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Comparison of Species Richness for Stream-Inhabiting Insects in Tropical and Mid-Latitude Streams

Jean Stout and John Vandermeer
The American Naturalist
Vol. 109, No. 967 (May - Jun., 1975), pp. 263-280
Stable URL: http://www.jstor.org/stable/2459693
Page Count: 18
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Abstract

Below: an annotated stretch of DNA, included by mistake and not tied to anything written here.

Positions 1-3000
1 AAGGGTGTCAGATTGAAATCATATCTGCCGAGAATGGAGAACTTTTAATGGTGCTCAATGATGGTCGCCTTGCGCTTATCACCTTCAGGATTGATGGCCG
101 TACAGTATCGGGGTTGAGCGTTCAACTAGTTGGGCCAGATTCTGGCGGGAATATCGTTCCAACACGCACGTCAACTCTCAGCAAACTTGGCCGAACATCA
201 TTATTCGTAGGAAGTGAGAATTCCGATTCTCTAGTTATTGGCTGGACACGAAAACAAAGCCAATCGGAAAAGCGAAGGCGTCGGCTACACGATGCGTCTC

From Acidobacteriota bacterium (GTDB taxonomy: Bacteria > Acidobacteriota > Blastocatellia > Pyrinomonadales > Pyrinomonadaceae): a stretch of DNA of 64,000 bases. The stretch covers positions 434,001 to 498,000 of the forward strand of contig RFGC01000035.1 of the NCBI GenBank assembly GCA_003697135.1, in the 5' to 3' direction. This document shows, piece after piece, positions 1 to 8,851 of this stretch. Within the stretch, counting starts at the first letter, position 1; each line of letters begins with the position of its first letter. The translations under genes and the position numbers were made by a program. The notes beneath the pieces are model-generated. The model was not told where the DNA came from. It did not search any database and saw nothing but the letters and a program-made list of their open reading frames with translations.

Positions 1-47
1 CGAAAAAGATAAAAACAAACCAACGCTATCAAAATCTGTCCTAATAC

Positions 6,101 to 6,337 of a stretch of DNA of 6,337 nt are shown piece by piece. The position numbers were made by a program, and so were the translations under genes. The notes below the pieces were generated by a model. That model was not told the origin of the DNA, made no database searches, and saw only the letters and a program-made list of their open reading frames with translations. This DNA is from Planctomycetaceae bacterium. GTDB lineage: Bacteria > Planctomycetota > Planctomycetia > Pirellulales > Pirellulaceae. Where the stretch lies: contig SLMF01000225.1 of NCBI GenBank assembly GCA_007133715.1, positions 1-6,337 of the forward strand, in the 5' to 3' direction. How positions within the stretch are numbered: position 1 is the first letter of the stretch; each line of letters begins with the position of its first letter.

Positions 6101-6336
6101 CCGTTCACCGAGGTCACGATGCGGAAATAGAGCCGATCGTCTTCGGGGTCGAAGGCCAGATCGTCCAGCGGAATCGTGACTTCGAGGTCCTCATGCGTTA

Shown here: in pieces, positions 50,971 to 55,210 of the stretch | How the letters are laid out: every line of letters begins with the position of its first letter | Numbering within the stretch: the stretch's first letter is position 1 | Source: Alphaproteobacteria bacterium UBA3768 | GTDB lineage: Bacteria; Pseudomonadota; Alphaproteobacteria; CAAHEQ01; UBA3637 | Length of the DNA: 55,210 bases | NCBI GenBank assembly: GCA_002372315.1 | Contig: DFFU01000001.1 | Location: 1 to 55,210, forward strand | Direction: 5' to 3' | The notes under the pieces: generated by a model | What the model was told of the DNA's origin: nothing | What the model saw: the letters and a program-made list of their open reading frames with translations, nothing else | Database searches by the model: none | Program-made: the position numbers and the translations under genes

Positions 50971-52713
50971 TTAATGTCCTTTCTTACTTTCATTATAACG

A quantitative comparison based on statistically smooth species-sample curves between tropical and mid-latitude species richness for rheophile insects from seven mid-latitude and nine tropical stream samples is presented. Actual data in the form of accumulated numbers of species compared with numbers of rocks taken from riffle sites are applied to a mathematical model in order to estimate numbers of species that should be present in a given area. Species-sample curves show that species richness of rheophile insects is significantly higher at a theoretical sample size of 100 rocks for tropical streams than it is for mid-latitude streams. This trend is not obvious until 20 or 25 rocks have been sampled. The results suggest to us that earlier studies indicating no differences in species richness between the two latitudinal regimes were based on inadequate sampling. Altitudinal trends exist between lowland and mid-elevation tropical sites. Seasonal differences were also observed for a tropical stream sampled at two locations, both in the wet and the dry season. It appears from manipulation of the parameters of the theoretical model, based on the data, that in general mid-latitude streams contain more regionally controlled rheophile species and that those species have the effect of being able to rapidly exploit the resources to the temporary exclusion of some locally controlled species.

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